Short stories that will make your dayby Shruthi Venkatesh February 6 2019, 6:04 pm Estimated Reading Time: 5 mins, 23 secs
“The journey of a lifetime starts with the turning of a page.” – Rachel Anders.
Falling in love with reading is one of the best things a person could do. One needn’t be a bookworm or such, but reading a single short story could make the day better. Of such short stories, The Guardian gives a handful list to be the most favourite picked by famous writers such as Hilary Mantel, George Saunders, Tessa Hadley, Jhumpa Lahiri, Chris Power and many more.
‘The Tribute’ by Jane Gardam (1980)
The Tribute’ is slightly harsher, a little more acrid than most Gardam tales. It’s also a little more cynical, angrier, and puts its pointed, unequivocal cards on the table right from the off. With quiet elegance and devastating accuracy, Jane Gardam probes many and varied lives. A trio of Kensington widows, mean-spirited and middle-aged, paying improbable tribute to a long exploited nanny; a stranger waits to tea in an English home; we witness the mercurial changes that take place in young love, and passionate past returns to tempt domestic bliss. Suggested - Hilary Mantel.
‘The Love of a Good Woman’ by Alice Munro (1998)
Among all the 8 stories, Alice extends and magnifies her great themes - the vagaries of love, the passion that leads down unexpected paths, the chaos hovering just under the surface of things, and the strange, often comical desires of the human heart.
Time stretches out in some of the stories: a man and a woman look back forty years to the summer they met–the summer, as it turns out, that the true nature of their lives was revealed. In others, time is telescoped: a young girl finds in the course of an evening that the mother she adores, and whose fluttery sexuality she hopes to emulate, will not sustain her–she must count on herself. The rich layering that gives Alice Munro’s work so strong a sense of life is particularly apparent in the title story in which the death of a local optometrist brings an entire town into focus–from the preadolescent boys who find his body, to the man who probably killed him, to the woman who must decide what to do about what she might know. Suggested - Tessa Hadley.
‘A Simple Heart’ by Gustave Flaubert (1877)
Flaubert dedicated this story for his old friend George Sand. It’s the story of Félicité, an old servant-woman, and the diminishing loves in her life, the final one being a parrot. It has a sombre novelistic density, and is touching and tender, comic and grotesque. It also exemplifies the Flaubertian principle that “irony and sympathy are not incompatible”. Sand died before she was able to read it. “So it is with all our dreams,” noted Flaubert. Suggested - Julian Barnes.
‘Friends’ by Grace Paley (1985)
A story of three friends who visit the fourth who is about to die. They all return home by train. It ends with a brief conversation between the narrator, Faith, and her 18-year-old son. It comprises of day-day emotions with warm intimacy. Its understated tone is perfectly pitched: the narrative moves gently, and then soars, into either sadness, or joyful contentment – again and again. Suggested - Ahdaf Soueif.
‘My Life’ by Anton Chekhov (1896)
One of Chekhov’s longest short stories. It’s the autobiography of a young man in provincial Russia struggling to live up to his lofty ideals and being brought down by life’s random contingencies. “I actually adapted “My Life” for a play and know it intimately. If you could only read a single Chekhov story then this is the one: all his gifts and genius – the wry, dark comedy of his voice, his unique angle on the human condition, his refusal to judge – are contained in it” says William Boyd as he suggests as one of the best short stories one should read.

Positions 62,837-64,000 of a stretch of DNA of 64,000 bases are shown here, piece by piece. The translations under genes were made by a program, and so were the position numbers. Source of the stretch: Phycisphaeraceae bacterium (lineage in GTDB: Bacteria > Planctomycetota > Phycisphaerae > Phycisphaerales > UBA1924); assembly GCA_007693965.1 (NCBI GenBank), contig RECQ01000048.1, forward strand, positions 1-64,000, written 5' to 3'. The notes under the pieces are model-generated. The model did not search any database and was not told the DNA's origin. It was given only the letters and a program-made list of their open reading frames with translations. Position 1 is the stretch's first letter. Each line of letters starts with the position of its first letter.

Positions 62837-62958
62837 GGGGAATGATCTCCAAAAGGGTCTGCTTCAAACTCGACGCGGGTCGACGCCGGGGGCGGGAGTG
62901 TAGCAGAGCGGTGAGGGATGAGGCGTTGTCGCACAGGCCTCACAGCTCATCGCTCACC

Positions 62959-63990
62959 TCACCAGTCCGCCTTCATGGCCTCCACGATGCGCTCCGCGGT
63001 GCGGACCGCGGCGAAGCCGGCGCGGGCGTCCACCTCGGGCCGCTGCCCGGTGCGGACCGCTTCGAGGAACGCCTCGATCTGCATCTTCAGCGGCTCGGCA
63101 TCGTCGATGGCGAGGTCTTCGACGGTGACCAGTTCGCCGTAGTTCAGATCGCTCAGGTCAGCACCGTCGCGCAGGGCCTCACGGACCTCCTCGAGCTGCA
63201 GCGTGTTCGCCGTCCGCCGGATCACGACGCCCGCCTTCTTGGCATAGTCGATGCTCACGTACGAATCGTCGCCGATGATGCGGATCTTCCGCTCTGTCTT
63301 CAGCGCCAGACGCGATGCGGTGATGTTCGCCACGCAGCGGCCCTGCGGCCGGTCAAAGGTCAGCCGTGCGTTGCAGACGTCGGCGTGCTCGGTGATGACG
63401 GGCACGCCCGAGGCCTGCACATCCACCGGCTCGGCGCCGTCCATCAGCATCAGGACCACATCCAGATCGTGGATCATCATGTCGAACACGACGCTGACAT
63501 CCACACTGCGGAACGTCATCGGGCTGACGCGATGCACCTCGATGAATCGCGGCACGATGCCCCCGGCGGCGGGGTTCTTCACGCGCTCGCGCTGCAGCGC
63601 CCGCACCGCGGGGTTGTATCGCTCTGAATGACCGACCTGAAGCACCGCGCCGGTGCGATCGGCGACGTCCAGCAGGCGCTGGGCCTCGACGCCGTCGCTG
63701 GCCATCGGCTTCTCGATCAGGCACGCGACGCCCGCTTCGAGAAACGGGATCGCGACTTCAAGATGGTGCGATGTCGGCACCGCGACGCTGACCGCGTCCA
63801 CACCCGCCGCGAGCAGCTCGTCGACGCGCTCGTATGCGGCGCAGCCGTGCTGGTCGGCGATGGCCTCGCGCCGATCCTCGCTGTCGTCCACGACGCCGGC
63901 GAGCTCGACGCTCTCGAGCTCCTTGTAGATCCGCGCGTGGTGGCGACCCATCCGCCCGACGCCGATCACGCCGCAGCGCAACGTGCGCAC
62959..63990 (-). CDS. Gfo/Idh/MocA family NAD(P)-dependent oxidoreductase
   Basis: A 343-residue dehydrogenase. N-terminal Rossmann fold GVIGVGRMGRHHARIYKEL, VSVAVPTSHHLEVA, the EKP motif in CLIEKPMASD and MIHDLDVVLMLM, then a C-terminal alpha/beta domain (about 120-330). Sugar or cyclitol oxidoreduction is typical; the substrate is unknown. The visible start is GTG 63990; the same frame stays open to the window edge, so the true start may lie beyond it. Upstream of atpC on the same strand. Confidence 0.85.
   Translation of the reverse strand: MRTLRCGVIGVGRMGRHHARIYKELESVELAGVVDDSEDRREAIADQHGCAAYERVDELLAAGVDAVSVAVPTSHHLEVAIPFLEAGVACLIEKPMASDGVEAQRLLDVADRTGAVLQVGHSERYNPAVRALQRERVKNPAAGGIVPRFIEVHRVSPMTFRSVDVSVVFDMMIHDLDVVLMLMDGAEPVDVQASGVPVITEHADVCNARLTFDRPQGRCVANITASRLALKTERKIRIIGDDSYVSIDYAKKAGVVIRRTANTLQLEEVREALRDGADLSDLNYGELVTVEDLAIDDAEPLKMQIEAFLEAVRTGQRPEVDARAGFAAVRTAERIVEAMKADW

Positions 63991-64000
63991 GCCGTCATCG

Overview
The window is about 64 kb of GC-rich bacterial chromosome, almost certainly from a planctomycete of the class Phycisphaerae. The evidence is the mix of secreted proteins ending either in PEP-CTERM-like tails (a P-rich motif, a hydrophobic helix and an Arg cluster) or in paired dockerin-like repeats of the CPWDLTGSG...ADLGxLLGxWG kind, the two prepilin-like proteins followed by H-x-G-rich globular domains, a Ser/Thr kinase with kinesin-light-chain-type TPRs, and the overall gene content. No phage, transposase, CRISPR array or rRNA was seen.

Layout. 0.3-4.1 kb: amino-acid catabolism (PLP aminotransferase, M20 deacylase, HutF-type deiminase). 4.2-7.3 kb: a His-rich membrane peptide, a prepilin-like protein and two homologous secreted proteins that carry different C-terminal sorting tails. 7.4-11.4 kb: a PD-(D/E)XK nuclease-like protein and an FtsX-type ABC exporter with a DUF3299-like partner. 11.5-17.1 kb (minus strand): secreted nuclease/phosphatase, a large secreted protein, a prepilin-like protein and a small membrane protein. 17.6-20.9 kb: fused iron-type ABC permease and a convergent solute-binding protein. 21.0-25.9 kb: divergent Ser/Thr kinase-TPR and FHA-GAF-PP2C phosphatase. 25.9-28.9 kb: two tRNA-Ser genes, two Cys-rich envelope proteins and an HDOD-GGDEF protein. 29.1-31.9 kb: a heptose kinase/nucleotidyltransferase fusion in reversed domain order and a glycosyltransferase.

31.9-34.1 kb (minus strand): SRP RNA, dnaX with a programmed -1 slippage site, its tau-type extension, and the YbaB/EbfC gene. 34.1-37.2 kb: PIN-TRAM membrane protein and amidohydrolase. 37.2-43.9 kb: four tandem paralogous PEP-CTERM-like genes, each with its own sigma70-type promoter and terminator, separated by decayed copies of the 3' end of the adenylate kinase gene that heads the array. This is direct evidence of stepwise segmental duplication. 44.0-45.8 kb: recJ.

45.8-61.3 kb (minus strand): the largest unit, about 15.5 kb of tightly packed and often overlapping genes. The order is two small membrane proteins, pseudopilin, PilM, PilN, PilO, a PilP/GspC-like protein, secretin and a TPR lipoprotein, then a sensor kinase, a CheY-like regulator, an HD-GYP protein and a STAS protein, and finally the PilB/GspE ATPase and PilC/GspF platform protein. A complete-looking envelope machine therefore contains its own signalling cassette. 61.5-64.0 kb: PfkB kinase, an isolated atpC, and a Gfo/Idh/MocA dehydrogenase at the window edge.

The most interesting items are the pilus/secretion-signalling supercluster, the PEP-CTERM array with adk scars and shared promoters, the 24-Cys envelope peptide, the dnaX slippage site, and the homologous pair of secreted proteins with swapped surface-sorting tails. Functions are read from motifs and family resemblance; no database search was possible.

‘After Rain’ by William Trevor (1996)
A woman travels alone to recover from a love that has ended too abruptly, but the wish that solitude could exorcise loneliness is as faulty as the wish that love could exorcise disappointment brought by love. “The story to me is like an eye drop for the mind. It doesn’t offer a resolution to life’s muddiness, but it offers a moment of clarity” suggests Yiyun Li.
‘Werner’ by Jo Ann Beard (2007)
A young man, Werner Hoeflich, trapped by a fire, escapes by leaping from the window of his New York apartment, across the intervening gap and in through the window of the adjacent building. Fine language and a deftly conjured mood are all well and good, but fiction – of whatever length – should thrill. Suggests - Mark Haddon.
‘Hands’ by Sherwood Anderson (1916)
A strange dark story, which subjects a former school teacher Wing Biddlebaum. The author mentions Wing’s hands as “slender and forever trying to conceal themselves” and he notices how the hands of those around him are “quieter, inexpressive”. It is those hands of Wing which leads the story to disturbing conclusion. Suggested by Guy Gunaratne.
‘Civil Peace’ by Chinua Achebe (1971)
Achebe didn’t write many short stories but his best are deeply memorable. ‘Civil Peace’ is a classic tale which takes place in the immediate aftermath of the Biafran war, and gives vivid life to the luck and misfortune experienced by Jonathan Iwegbu – an incorrigible optimist in a devastated society – and the surviving members of his family. The book is greatly suggested by Chris Power.
‘Paradise’ by Edna O’Brien (2014)
‘Paradise’ combines remarkable disquiet, poetry and narrative drive. The main character, a nurse, has been taken to the overseas villa of her rich lover. Not only must she learn to swim and entertain his companions, she’s interviewing – without any real prospect – for the position of wife. The story is lit with sexual chemistry, but travels a horribly misaligned path. Its true test lies in finding an exit from the female dream. The book is suggested by Sarah Hall.